There are univariate polyomials that the number of non-real roots is significantly larger than that of real roots. The simplest example is where is odd. It has one real root and non-real roots. In this post we show an example with exactly three distinct real roots no matter how large is the degree.

Fix three numbers and an odd positive integer . Consider the polynomial

.

Then this polynomial has exactly three distinct real roots. The author knows two methods to see this. The first one is using elementary calculus. The second method, which is more algebraic, is by applying Sturm’s Theorem.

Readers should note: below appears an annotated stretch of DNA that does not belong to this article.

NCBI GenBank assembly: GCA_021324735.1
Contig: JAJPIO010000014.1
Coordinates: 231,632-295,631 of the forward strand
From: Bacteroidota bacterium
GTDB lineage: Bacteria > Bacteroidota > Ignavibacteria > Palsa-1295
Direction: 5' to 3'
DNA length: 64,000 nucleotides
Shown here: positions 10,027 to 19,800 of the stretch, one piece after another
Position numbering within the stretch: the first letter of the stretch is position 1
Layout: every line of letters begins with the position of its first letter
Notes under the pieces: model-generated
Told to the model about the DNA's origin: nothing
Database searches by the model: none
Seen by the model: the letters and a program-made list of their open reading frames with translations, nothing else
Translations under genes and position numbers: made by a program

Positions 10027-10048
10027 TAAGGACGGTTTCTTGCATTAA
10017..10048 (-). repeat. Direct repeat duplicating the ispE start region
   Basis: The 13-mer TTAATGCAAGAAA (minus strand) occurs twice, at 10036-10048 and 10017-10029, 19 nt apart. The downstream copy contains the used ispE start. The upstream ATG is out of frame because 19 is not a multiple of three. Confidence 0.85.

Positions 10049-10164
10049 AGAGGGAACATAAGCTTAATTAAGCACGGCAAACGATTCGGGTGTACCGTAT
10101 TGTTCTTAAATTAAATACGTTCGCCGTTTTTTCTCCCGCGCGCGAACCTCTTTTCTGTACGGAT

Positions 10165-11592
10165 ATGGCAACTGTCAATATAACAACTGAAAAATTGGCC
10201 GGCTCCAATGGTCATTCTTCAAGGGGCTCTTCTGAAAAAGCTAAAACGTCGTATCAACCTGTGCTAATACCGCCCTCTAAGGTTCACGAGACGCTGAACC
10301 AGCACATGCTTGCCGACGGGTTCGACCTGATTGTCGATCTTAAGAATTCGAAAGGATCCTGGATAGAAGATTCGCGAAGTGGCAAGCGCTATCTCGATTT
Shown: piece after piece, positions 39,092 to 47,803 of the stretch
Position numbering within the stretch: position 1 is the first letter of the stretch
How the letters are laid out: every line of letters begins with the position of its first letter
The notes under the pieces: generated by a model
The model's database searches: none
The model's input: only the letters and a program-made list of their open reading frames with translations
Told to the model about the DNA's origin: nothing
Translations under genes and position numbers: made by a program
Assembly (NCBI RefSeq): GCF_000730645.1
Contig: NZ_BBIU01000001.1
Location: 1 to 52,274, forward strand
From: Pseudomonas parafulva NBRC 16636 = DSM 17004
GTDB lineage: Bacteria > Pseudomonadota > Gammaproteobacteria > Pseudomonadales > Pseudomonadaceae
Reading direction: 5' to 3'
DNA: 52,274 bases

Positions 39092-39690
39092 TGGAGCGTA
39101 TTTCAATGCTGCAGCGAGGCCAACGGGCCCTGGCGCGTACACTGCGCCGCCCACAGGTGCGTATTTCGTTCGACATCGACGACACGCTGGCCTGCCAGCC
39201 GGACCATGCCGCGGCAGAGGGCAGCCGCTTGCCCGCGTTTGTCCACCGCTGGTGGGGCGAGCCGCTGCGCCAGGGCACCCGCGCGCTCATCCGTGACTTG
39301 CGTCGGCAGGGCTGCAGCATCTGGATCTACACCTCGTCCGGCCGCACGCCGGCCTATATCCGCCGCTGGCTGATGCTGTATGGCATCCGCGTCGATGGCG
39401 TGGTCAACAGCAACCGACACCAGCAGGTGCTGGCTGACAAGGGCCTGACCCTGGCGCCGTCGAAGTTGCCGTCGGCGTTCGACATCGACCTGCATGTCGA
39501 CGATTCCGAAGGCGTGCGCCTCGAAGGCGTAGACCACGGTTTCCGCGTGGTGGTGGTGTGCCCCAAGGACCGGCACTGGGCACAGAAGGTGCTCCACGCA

We illustrate using one example. Let , , and . Then . Next, compute the Sturm sequence:

,

,

, and

.

(These computations can be done easily using the command in )

Thus, at , the signs of are -ve, +ve, -ve, +ve, so there are three sign changes. But there are no sign changes when . Hence the number of distinct real roots is three by Sturm’s Theorem.

The author thinks this kind of phenomenon may be related to the sparsity of the polynomial, which may be something interesting for investigation.